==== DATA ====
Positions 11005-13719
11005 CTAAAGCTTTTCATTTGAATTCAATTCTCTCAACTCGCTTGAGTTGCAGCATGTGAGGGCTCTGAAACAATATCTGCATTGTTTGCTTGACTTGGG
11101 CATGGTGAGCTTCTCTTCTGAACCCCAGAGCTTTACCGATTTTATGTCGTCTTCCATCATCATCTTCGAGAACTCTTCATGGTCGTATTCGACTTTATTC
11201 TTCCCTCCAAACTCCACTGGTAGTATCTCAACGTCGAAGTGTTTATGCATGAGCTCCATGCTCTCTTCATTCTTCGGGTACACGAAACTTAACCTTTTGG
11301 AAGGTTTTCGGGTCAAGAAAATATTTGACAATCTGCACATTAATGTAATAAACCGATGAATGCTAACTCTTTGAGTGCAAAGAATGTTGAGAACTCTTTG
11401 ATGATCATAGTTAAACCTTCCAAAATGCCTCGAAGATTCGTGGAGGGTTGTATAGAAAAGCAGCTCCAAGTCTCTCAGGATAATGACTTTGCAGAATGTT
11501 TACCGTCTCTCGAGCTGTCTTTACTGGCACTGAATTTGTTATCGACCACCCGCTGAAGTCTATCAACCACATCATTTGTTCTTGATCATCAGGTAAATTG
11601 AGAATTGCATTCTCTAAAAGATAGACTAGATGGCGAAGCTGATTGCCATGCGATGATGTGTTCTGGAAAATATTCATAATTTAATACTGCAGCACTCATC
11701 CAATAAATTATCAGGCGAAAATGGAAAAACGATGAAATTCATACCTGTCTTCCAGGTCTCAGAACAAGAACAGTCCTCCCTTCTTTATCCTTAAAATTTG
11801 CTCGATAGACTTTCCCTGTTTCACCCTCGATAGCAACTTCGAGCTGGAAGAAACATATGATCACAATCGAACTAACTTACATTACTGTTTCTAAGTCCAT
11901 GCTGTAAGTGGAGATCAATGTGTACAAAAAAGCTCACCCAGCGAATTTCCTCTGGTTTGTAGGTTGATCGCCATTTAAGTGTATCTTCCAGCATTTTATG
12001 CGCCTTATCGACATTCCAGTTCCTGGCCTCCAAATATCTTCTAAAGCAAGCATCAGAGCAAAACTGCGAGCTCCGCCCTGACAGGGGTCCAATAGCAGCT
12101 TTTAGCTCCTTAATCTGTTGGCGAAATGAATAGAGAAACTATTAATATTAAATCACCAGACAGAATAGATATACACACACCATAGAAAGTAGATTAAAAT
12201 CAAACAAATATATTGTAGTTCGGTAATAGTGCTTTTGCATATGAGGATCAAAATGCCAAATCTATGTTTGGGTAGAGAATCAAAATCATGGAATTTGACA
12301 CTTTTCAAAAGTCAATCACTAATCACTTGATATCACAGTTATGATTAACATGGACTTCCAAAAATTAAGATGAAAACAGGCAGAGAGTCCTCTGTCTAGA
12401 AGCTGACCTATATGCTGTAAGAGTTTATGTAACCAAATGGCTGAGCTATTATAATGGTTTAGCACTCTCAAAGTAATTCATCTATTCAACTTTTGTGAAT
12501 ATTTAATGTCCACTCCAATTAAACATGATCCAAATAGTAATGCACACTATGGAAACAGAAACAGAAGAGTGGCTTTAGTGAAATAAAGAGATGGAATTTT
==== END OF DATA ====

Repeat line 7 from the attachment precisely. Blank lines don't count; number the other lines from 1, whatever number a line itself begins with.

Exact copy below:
11501 TACCGTCTCTCGAGCTGTCTTTACTGGCACTGAATTTGTTATCGACCACCCGCTGAAGTCTATCAACCACATCATTTGTTCTTGATCATCAGGTAAATTG